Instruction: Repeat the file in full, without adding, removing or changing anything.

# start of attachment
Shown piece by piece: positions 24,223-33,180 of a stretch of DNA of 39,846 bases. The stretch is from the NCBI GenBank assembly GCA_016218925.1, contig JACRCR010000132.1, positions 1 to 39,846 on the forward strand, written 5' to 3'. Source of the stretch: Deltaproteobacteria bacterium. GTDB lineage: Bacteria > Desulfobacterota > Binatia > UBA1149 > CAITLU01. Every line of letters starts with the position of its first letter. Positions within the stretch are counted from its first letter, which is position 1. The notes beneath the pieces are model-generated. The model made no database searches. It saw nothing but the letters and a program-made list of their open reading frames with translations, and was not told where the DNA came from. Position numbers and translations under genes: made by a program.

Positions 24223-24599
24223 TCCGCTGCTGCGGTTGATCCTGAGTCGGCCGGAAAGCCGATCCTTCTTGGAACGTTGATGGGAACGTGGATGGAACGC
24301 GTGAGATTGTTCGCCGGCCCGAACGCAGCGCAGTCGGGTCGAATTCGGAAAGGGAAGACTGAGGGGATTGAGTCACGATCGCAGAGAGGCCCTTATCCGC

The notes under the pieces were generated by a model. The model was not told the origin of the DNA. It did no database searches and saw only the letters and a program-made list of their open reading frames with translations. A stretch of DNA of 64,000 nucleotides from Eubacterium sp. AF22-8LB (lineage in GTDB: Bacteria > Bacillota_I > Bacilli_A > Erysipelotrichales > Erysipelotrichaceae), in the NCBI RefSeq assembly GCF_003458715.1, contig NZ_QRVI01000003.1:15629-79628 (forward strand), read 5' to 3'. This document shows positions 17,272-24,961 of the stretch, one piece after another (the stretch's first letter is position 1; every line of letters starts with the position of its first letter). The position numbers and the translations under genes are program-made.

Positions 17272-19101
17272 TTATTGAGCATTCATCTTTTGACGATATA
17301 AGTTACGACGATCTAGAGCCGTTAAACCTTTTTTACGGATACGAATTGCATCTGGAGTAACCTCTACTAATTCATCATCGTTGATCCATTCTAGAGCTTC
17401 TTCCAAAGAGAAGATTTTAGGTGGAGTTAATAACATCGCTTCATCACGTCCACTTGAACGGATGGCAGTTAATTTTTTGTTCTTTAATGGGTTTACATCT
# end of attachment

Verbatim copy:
Shown piece by piece: positions 24,223-33,180 of a stretch of DNA of 39,846 bases. The stretch is from the NCBI GenBank assembly GCA_016218925.1, contig JACRCR010000132.1, positions 1 to 39,846 on the forward strand, written 5' to 3'. Source of the stretch: Deltaproteobacteria bacterium. GTDB lineage: Bacteria > Desulfobacterota > Binatia > UBA1149 > CAITLU01. Every line of letters starts with the position of its first letter. Positions within the stretch are counted from its first letter, which is position 1. The notes beneath the pieces are model-generated. The model made no database searches. It saw nothing but the letters and a program-made list of their open reading frames with translations, and was not told where the DNA came from. Position numbers and translations under genes: made by a program.

Positions 24223-24599
24223 TCCGCTGCTGCGGTTGATCCTGAGTCGGCCGGAAAGCCGATCCTTCTTGGAACGTTGATGGGAACGTGGATGGAACGC
24301 GTGAGATTGTTCGCCGGCCCGAACGCAGCGCAGTCGGGTCGAATTCGGAAAGGGAAGACTGAGGGGATTGAGTCACGATCGCAGAGAGGCCCTTATCCGC

The notes under the pieces were generated by a model. The model was not told the origin of the DNA. It did no database searches and saw only the letters and a program-made list of their open reading frames with translations. A stretch of DNA of 64,000 nucleotides from Eubacterium sp. AF22-8LB (lineage in GTDB: Bacteria > Bacillota_I > Bacilli_A > Erysipelotrichales > Erysipelotrichaceae), in the NCBI RefSeq assembly GCF_003458715.1, contig NZ_QRVI01000003.1:15629-79628 (forward strand), read 5' to 3'. This document shows positions 17,272-24,961 of the stretch, one piece after another (the stretch's first letter is position 1; every line of letters starts with the position of its first letter). The position numbers and the translations under genes are program-made.

Positions 17272-19101
17272 TTATTGAGCATTCATCTTTTGACGATATA
17301 AGTTACGACGATCTAGAGCCGTTAAACCTTTTTTACGGATACGAATTGCATCTGGAGTAACCTCTACTAATTCATCATCGTTGATCCATTCTAGAGCTTC
17401 TTCCAAAGAGAAGATTTTAGGTGGAGTTAATAACATCGCTTCATCACGTCCACTTGAACGGATGGCAGTTAATTTTTTGTTCTTTAATGGGTTTACATCT